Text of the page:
Wassily Wassilyevich Kandinsky was a Russian painter and art theorist. Kandinsky is generally credited as the pioneer of abstract art.
Pioneer of modern abstract art Wassily Kandinsky exploited the evocative interrelation of color and form and succeeded to create an aesthetic experience that involves the sight, sound, and emotions of the audience. According to him, total abstraction offered the possibility of profound, and transcendental expression.
Life and education
Wassily Kandinsky was born on December 16th, 1866 in Moscow, into a wealthy family and in a good cultural environment. In the works of Kandinsky from his childhood, it is possible to find quite specific color combinations, which he explained by the fact that “each color lives by its mysterious life”. In the year 1886, he went to Moscow and entered the Faculty of Law of the Moscow University, then in 1896 in the famous Derpt University of Tartu, where at that time the Russification process was taking place, a thirty-year-old Kandinsky was appointed Professor in the Department of Law, but decides to abandon a successful career to devote himself completely to painting. Two events influenced this decision: his visit to an exhibition of the French impressionists in Moscow in 1895 and an emotional shock he felt from K. Monet’s, “Haystacks”, and an impression of Richard Wagner’s “Lohengrin” at the Bolshoi Theatre.
Early art and color studies
In 1896 he left for Munich, at that time considered one of the centers of European art, and entered the prestigious private school of painting of Anton Azbe (Yugoslavian artist), where he received the first skills in image composition, in working with the line and form, however, the school soon ceased to meet his needs.
At the time Kandinsky met a young artist, Gabriela Munter, and in 1903 he divorced his wife, Anna Chimyakina. In the following five years he travels with Gabriela throughout Europe, dedicating himself to painting and participating in exhibitions, and once back in Bavaria, they settled in a small town of Murnau at the foot of the Alps. From here began a phase of intense and fruitful research. The works of those years were mainly landscapes, based on chromatic discord. The play of color spots and lines was gradually supplanting the images of reality.
The Blue rider
Image source: https://en.wikipedia.org/wiki/The_Blue_Rider_(painting)
Kandinsky thanks to his active creativity and organizational skills always attracted something intellectual, restless, ambitious, which was in the art world of that time. Thus, in 1901 he founded Phalanx, an art group, in Munich and started a school, in which he self-taught. For four years Kandinsky had twelve exhibitions of Phalanx member painters. In 1909 together with Jawlensky, Kanoldt, Kulbin, Munter, and others, he founded The New Group of Artists, Munich (MKUM) and became its President. In 1911 Kandinsky together with his friend, Frantsem Mark, an artist, founded a group called Blue Rider (Blaue Reiter).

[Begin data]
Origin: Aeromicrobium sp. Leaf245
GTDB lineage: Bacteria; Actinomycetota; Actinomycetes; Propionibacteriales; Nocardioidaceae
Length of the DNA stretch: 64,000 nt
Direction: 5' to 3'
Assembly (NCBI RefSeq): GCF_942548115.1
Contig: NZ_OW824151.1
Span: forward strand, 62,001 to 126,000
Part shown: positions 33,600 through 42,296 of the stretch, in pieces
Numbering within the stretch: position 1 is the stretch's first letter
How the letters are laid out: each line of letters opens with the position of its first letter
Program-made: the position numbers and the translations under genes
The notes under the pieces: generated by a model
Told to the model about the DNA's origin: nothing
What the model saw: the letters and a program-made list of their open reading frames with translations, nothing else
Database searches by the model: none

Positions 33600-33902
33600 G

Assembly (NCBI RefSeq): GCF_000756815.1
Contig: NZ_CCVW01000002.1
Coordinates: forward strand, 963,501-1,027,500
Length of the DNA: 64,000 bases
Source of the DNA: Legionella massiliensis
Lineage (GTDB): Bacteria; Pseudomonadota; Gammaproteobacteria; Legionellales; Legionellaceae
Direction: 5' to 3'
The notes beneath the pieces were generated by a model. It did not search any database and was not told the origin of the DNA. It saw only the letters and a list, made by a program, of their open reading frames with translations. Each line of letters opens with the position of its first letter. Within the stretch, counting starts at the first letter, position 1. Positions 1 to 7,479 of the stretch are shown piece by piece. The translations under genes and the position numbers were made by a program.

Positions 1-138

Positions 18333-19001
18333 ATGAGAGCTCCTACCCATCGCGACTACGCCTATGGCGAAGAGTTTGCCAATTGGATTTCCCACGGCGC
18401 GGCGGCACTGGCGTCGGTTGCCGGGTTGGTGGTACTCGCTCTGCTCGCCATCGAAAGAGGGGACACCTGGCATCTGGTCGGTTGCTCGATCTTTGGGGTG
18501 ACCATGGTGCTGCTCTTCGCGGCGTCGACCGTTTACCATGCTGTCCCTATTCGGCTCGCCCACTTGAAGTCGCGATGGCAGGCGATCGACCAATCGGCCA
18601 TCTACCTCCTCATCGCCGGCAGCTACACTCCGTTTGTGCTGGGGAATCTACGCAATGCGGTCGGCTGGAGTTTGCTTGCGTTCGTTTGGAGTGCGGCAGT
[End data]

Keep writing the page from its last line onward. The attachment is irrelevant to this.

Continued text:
The teaching at Bauhaus
After the First World War, back in Germany, Kandinsky accepts the invitation of Walter Gropius, the founder of the well-known Bauhaus (the high school of construction and artistic design) and he and Nina moved to Weimar where Kandinsky directs a fresco workshop. He also develops a profound analytical study of the separate elements of a painting, which resulted in “Point and Line on the Plane” in 1926. He worked extensively and experimented with color, applying his analytical foundation and conclusions in his teaching. Kandinsky’s works changes once again: the individual geometric elements come more and more into the foreground, his palette is satisfied with cold chromatic harmonies which, at times, are perceived as dissonance, the circle is used differently, as a sensual symbol of perfect shape.
Point and Line to Plane
In this book, Kandinsky delves into the research of interaction between nature, arts, and humans, from a concrete position. Starting from the point, he studies its properties and basic abilities: in an academic way, then in the fine art and other arts, and finally in natural and practical contexts. A line is born from a moving point. Several lines interact on the “base plane” to produce a composition: “a composition is nothing but an exact organization that respects the law of the vital forces which, in the form of tensions, are enclosed in the elements.”
Kandinsky develops his theory in a peculiar language, where geometric, physical, aesthetic, and spiritual concepts coexist. This synesthetic text is based on observations and conclusions supported by the experience of a reputable artist. Kandinsky reflects on the creation of “science of art” or “artistic science”. As for practical application, the artist’s paintings on display in museums today are his true scientific experiments.